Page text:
Since Amartya is busy with his lemonade stand, I can actually do some reading and writing. Here are a few things in today's New York Times that I found worthwhile.
(1) "Chilean Town Withers in Free Market for Water"- privatized water rights run amuk. How do you handle water in a very dry place, where water has been polluted, amidst little regulation and privatized water provision?
(2) "Is It Time to Retrain B-Schools?"- Is there even a doubt?
(3) of course, the article I wrote about earlier, under "outrage"
(4) "Harnessing the Sun, With Help From Cities" - if we were to starting internalizing the externalities, I think solar would start looking a lot less "subsidized" and more economical. Okay, for those non-economists, that just means bring in the costs that now are not paid any attention to when setting prices. For example, if gas prices included the damage to the environment and pollution gas consumption causes, then the price would be much higher. In the Indian context, where the sun is plentiful, the coal is even dirtier than in the US, and oil is imported, it is a total non-brainer in the long run, but getting there in the short run is still expensive and hard.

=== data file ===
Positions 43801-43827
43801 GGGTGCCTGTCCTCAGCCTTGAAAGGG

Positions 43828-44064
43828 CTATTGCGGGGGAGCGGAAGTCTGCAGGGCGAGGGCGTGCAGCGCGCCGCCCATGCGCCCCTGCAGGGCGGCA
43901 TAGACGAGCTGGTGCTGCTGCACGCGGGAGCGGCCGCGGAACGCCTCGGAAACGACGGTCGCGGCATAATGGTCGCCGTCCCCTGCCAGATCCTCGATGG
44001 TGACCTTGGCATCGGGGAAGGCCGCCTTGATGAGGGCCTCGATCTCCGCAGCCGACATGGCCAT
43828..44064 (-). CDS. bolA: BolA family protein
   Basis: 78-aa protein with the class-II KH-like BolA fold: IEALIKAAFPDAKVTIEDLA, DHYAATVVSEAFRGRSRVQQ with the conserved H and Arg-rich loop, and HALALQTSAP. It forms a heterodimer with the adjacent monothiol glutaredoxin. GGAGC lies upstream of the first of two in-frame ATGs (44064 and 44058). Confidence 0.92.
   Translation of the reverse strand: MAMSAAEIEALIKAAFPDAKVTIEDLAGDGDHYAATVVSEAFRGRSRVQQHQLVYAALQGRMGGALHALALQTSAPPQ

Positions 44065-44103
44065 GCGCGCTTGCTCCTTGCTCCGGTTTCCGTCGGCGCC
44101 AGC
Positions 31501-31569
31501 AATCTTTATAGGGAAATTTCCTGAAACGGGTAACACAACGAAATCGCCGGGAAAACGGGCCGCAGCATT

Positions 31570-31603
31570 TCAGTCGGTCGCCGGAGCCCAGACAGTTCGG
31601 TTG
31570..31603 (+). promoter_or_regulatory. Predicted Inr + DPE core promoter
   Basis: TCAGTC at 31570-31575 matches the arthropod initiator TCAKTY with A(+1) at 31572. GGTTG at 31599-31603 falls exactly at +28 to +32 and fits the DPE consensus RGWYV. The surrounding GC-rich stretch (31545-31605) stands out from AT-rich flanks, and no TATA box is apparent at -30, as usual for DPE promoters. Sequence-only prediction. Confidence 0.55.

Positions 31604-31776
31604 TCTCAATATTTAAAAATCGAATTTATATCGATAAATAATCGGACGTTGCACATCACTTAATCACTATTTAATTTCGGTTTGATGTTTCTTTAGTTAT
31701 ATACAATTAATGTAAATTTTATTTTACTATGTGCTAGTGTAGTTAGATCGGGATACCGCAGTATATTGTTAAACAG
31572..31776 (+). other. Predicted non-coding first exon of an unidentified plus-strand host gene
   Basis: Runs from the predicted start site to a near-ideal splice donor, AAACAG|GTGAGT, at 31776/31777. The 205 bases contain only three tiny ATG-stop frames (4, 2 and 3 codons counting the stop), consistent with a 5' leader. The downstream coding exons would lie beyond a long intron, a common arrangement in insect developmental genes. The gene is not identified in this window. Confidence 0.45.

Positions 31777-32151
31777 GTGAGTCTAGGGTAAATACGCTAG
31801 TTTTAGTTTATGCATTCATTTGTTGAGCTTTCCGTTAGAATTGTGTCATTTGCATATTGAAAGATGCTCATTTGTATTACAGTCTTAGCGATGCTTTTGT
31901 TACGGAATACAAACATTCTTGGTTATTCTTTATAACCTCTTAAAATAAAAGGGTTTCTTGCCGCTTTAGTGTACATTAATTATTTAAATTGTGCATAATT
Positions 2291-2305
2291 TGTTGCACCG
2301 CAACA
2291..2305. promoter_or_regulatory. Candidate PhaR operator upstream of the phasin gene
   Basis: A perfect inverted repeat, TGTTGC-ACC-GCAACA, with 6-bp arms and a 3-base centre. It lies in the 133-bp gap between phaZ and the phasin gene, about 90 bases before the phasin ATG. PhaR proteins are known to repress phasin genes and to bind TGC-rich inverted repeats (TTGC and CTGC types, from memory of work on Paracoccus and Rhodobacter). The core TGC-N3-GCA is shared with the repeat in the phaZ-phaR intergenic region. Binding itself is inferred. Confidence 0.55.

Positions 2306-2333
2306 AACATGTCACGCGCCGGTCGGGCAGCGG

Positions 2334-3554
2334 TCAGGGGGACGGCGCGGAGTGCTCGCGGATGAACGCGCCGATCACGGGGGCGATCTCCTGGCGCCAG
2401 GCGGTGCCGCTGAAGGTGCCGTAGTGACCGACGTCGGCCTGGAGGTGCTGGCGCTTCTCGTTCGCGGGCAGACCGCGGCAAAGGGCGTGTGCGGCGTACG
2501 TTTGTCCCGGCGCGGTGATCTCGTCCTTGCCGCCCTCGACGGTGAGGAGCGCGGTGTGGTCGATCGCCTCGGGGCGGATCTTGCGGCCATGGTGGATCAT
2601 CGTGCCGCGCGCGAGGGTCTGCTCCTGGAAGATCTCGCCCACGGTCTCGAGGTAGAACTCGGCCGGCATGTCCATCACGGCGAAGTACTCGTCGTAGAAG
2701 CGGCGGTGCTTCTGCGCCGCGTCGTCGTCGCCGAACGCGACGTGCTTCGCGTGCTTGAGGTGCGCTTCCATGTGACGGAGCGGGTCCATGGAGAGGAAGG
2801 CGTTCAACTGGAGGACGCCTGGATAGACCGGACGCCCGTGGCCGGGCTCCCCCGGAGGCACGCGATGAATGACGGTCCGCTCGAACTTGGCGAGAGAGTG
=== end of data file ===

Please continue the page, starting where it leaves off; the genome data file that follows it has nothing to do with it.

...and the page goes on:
(5) "OFF THE SHELF: India’s Potential, Seen From the Inside" - a review of Nandan Nikekani's book entitled Imagining India. I have to confess that I haven't read the book yet, but Nandan is clearly a smart guy with interesting insights, and he clearly cares about India. My problem with him and the book stem from his treatment as one of the new Holy Cows of "modern" India. I think there are lots of folks with interesting things to say, but the Holy Cows get all the attention, and are handled with kid gloves. But it is probably worth a read.
(6) Immigration Explorer: A great interactive graphic on how the proportion of foreign born population differs over time, broken down by source of immigration, presented on a map by county of the US. I'm not sure the link will work, but it is worth tracking down if you are interested in these types of things (or just interesting data display).
Okay, that's it for now. Back to reading about urban planning and slums around the world.